Representational image. | Image Courtesy: New Indian Express
Ansaram Kokat fed the last lot of his tomatoes to the cattle at home. With markets still closed and farmers not being allowed to sell vegetables in nearby cities, Ansaram has no other option. “I would have earned Rs 7,000-10,000 from those tomatoes. But the police are not allowing markets to function in the tehsil. Who will waste money on transport produce to the cities? So, it’s better to feed your cattle,” he said.
Almost all the vegetable growing farmers of Maharashtra are facing similar challenges, and losses that run into hundreds of crores of rupees are beating down an already grounded rural economy.
The Maharashtra government has given permission for agriculture-related work during the lockdown. Farmers can travel to buy seeds or make any other such purchase. They are also allowed to travel, taking their produce to any area. But that is not enough. For vegetable farmers, markets need to be open, or a system which allows them to sell their vegetables in cities must be devised.
Aniket Bondre is another farmer from Murum village in Phaltan teshil in Satara district. While Ansaram was from Marathwada, Aniket’s home falls in Western Maharashtra. He also grows tomatoes in two acres of his farm. “We are waiting for the markets to open so that we can pluck the tomato and take them there. There are tomatoes in almost 70 acres in our village, waiting to be plucked,” he added.
It is not the same with other vegetables, however. An entire crop of okra was destroyed in his village. "Villagers tried to take the crop to Pune, but that did not work out. Local market committees are closed too. So, the farmers threw it under the rotor," he said.
In Satara, and also in the adjoining districts of Sangli, Solapur and Kolhapur, the vegetable business is under strain due to the lockdown. Under the usual system, agents come to stay in the village during this period, they buy vegetables and send to shops in Mumbai or Pune.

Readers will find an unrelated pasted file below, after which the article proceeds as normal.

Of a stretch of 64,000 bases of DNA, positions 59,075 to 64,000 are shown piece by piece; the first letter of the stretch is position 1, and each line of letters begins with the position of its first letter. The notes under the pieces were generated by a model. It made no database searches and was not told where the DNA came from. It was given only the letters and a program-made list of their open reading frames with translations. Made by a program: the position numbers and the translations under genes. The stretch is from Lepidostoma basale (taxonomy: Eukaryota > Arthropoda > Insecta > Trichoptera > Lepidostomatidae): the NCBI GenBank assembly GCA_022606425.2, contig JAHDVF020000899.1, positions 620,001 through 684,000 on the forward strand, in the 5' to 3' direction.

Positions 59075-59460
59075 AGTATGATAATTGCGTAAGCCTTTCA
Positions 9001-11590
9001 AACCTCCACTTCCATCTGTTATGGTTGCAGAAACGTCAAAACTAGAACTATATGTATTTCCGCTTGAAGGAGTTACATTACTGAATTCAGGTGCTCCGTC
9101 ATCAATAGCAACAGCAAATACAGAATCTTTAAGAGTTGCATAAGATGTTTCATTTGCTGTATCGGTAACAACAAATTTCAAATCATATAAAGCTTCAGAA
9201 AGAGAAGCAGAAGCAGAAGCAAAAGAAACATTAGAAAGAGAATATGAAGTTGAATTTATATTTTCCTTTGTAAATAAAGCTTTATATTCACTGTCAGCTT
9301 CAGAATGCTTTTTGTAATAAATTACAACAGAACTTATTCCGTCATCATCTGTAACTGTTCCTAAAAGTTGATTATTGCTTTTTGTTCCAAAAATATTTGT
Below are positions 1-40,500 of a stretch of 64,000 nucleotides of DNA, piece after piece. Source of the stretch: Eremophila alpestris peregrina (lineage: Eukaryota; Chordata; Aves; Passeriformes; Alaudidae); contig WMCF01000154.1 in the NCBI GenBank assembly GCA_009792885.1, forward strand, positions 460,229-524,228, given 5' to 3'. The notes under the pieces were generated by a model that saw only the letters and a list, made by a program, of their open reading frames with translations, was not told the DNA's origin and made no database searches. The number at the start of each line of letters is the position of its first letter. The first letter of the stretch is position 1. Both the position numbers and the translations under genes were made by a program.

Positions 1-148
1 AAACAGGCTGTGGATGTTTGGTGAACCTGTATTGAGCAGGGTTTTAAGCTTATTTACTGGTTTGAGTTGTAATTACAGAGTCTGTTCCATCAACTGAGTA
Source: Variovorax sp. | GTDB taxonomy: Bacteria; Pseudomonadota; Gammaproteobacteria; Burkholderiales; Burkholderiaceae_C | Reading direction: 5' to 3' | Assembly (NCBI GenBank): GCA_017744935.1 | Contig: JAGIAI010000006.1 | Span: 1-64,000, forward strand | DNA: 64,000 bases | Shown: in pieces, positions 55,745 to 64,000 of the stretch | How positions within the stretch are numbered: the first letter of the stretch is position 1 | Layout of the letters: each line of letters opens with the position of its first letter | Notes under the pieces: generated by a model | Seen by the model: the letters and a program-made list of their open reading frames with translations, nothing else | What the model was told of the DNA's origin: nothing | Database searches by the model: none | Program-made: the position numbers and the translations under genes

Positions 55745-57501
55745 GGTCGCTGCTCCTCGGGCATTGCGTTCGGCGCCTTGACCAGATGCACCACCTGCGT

“Our agents are ready to come in but the police are not allowing them. They can stay in primary schools which are closed now. This could at least start the supply chain. The government will have to permit this,” said Aniket.
Almost 40% of Maharashtra is urbanised and its rural areas provide for the needs of cities with products like milks, meat, vegetables and other essentials. Vegetable growing farmers are generally small land holders. For them, losing out on even a single season of crop is a big loss. The money they earn this summer will help them to spend during the monsoon. It would take care of educational fees for their children and expenses for the Kharif crop.
Shrenik Narade from the Nationalist Congress Party is known for having a way with words on social media, especially on Facebook, where he shares his experiences of farming and markets. He has a cluster of beans in his farm but the lockdown has not even allowed him to get back his input cost.
“I would have earned Rs 80 per kilogram for the beans. But now I am selling it to a local agent for just Rs 30; I have no choice. The police do not allow us to sit in the market. We are banned from crossing into another district. We are only left with agents as buyers. This situation is forcing us farmers to sell the produce at whatever price these agents decide," said Shrenik.
"The government should allow us to sit in the local market to sell the vegetables. It should also allow us to cross district borders so that we can go and sell in nearby districts. To avoid the rush and chaos in markets, the government can mark a safe distance between two sellers and also ask people to make a queue," suggested Shrenik.
Mumbai, its suburban areas and Pune are major markets for vegetables and fruits in Maharashtra. However, these are also the areas most affected by COVID-19 in the state. As of now, the lockdown will continue till May 3. However, buzz in the state has it that the lockdown period for this area would inevitably be increased. The state government will have to come up with a plan to take vegetables from farmers and sell it in the cities. It is the only way to help these farmers right now.